June 2013: This map shows the world adjusted for each country’s Internet population. Click to expand (Source: Information Geographies project at the Oxford Internet Institute)
MT readers [and especially SWLing Post readers] will have already guessed why we prefer radio to, say, computers, for information access. It is because much of the world does not have the communications infrastructure to support access to the world wide web and other dynamic media sources such as digital television, wireless networks or even electric power or phone. [Simply take a quick glance at the map above which shows the world adjusted for each country’s Internet population; notice how central Africa is all but missing?] Political instability, meanwhile, can undermine even the written word [for examples, check out our tag category: why shortwave radio?].
Radio, however, is simplicity itself: all one needs is a modest yet capable receiver, and one has instant––speed of light––access to local and world media. So far, every teacher we’ve worked with already knows something about radio; indeed, many of them have an intricate knowledge of broadcast schedules. But in these places it can take up to an entire week’s wages to pay for a set of batteries. Thus ETOW’s wind-up radios become vital–we effectively eliminate this cost, giving them steady access to information.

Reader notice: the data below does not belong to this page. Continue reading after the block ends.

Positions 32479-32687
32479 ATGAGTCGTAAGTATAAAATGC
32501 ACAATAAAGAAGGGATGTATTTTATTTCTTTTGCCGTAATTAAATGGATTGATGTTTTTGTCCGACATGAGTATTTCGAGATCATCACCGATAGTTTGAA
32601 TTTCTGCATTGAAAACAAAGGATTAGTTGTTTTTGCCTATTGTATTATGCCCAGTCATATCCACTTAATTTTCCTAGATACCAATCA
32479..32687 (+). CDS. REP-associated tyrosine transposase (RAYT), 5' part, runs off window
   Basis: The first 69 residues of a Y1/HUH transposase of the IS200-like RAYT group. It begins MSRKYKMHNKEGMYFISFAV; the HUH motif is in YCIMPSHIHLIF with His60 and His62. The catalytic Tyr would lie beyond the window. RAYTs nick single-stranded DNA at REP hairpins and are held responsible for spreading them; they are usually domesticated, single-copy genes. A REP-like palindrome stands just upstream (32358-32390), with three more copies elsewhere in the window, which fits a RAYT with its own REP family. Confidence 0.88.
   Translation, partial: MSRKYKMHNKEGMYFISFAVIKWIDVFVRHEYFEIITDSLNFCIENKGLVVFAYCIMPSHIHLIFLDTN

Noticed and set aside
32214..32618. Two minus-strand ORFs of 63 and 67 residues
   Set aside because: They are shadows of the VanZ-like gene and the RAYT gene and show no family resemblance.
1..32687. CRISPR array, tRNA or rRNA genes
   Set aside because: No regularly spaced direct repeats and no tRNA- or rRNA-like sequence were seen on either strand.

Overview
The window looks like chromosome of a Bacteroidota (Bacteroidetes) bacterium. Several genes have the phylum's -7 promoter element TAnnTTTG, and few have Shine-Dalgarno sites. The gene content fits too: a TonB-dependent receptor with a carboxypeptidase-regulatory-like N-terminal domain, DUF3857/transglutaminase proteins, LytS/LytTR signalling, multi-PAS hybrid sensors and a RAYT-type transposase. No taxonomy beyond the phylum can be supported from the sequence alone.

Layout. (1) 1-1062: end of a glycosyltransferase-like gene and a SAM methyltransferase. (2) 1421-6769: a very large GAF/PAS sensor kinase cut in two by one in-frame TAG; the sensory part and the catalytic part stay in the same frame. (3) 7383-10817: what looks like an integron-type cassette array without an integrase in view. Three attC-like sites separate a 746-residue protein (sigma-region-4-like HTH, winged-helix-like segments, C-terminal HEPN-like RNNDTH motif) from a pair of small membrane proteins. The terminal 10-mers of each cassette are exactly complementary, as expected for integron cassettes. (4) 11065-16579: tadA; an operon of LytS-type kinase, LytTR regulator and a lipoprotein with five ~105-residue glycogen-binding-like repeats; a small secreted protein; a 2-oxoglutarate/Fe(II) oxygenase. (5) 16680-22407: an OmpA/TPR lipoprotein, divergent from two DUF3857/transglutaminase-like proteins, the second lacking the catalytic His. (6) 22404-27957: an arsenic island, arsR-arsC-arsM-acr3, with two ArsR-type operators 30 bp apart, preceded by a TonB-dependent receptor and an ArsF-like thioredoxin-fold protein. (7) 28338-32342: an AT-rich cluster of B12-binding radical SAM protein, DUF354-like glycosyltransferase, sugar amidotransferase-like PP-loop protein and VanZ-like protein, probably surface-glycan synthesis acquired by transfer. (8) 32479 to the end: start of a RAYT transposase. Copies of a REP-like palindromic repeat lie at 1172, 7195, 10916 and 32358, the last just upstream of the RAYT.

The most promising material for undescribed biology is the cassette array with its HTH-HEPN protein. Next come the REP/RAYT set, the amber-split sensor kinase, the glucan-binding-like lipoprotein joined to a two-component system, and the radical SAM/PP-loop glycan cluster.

And the reports we’re hearing from the field have been overwhelmingly encouraging: Teachers in rural Mongolia, Tanzania, and Kenya are able to teach current events. Visually impaired children in rural Belize can listen to the outside world and hear music and languages they’ve never heard. Children in Haiti and families in Chile learned where to go to get food and medical care and information about loved ones affected by the quakes. A remote community in southern Sudan was able to listen to reports of their burgeoning country’s first democratic election. Being able to listen is making a difference.
Listening and learning work together
Radio captured my imagination as TV never could, it travelled with me and taught me early on that everyone has a story. Listening to radio taught me, too, that each voice is different in the consideration of what’s meaningful or newsworthy. I learned to understand––or at least appreciate––the diverse perspectives I heard in my vicarious radio journeys, and from these sprang my own opinions, hopes, beliefs. Radio became my teacher, one who gave me, in my formative years, a global perspective.
Students in South Sudan listen to their favorite shortwave radio program, VOA Special English.
Just as radio taught me, and opened my young mind, I’m convinced that it can teach and open the minds of others. In some parts of our world, futures are still written on the airwaves. But it’s never just a one-way street–willingness to listen to those with whom we work helps us better serve them, but also to make the leaps of mind required to cross cultures, to become aware of those outside our Western sphere, to understand and grow and learn, ourselves.
Listen and learn. That’s ETOW’s tag line, but to some young people––and to me––it still means the world.